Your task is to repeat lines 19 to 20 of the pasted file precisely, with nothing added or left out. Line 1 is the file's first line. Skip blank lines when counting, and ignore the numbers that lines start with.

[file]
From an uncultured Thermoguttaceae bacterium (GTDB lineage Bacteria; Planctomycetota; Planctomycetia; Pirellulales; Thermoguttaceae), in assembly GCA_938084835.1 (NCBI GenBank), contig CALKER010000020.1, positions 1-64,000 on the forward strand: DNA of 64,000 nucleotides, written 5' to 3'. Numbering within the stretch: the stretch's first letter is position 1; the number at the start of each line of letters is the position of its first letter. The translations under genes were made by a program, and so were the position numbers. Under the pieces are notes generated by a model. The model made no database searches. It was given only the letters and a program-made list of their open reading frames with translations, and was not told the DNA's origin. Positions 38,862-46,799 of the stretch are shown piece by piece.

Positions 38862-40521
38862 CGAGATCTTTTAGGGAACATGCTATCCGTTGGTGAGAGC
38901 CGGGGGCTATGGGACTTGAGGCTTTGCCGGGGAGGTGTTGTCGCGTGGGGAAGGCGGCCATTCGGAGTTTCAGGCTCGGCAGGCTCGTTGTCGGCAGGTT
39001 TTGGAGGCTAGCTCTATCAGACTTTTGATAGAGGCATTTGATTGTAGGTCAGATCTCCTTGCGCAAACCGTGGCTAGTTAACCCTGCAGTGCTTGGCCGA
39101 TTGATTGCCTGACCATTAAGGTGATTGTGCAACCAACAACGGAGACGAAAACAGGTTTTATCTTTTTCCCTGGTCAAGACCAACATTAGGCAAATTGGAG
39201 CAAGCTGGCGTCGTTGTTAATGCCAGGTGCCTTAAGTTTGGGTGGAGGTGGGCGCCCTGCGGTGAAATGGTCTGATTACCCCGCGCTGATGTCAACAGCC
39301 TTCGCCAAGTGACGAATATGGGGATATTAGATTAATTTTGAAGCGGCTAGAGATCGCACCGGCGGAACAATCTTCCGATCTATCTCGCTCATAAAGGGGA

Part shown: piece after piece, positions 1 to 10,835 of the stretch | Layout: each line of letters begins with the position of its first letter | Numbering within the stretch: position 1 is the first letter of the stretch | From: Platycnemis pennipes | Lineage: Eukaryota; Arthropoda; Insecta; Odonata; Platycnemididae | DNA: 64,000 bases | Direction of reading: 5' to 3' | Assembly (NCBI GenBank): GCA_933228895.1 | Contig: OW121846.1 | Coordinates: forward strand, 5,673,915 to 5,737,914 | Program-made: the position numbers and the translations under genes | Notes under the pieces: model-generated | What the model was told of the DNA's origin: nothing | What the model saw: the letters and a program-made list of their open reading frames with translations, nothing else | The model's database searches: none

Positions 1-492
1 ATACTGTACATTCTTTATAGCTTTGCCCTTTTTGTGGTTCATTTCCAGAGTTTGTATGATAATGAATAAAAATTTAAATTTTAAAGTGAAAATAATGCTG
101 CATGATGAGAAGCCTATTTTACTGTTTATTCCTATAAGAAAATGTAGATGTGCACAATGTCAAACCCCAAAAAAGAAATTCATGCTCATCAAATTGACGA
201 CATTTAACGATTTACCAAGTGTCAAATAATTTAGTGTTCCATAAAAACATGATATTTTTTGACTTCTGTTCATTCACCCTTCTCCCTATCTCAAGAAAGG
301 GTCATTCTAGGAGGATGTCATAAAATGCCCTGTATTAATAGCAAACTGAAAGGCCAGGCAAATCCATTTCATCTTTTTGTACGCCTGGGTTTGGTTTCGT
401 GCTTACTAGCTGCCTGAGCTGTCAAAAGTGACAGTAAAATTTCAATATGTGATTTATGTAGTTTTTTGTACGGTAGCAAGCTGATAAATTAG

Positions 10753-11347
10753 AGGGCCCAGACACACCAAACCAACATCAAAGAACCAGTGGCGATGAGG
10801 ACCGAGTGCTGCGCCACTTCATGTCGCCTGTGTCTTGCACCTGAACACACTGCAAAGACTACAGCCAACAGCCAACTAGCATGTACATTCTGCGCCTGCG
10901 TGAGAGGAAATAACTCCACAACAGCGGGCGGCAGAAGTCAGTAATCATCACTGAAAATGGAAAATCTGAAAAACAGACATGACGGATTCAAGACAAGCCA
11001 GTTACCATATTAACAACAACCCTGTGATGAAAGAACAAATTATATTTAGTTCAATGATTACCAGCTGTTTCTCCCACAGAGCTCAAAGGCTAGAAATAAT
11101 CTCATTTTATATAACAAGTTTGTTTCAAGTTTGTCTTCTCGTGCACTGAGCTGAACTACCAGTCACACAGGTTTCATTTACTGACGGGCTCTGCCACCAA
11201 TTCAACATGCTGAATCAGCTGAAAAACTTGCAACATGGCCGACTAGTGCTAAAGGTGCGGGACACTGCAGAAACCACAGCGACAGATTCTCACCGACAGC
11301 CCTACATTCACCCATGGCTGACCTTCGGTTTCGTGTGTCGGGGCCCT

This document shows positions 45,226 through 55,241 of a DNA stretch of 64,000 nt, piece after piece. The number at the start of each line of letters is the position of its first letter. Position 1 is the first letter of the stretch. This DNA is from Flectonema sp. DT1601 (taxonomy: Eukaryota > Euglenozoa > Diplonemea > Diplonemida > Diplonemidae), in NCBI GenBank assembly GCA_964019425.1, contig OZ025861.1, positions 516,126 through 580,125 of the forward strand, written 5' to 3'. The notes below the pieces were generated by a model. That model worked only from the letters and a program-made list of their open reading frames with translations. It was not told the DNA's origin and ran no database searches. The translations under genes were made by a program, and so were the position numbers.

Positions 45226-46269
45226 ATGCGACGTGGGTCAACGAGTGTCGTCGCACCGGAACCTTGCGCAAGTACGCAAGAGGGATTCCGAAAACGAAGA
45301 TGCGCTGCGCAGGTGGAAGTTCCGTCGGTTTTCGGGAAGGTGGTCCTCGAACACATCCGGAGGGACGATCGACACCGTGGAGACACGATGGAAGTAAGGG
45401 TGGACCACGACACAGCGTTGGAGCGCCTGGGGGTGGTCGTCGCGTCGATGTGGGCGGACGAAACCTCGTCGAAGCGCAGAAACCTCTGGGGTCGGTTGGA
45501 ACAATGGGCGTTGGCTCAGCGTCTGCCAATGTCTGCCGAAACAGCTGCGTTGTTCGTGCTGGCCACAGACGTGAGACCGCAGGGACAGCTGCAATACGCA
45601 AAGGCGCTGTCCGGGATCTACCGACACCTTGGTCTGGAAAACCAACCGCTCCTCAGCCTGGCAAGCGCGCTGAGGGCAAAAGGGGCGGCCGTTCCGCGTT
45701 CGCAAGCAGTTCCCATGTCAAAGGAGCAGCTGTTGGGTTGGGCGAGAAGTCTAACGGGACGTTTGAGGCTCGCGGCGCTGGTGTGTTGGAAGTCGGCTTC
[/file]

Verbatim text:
10901 TGAGAGGAAATAACTCCACAACAGCGGGCGGCAGAAGTCAGTAATCATCACTGAAAATGGAAAATCTGAAAAACAGACATGACGGATTCAAGACAAGCCA
11001 GTTACCATATTAACAACAACCCTGTGATGAAAGAACAAATTATATTTAGTTCAATGATTACCAGCTGTTTCTCCCACAGAGCTCAAAGGCTAGAAATAAT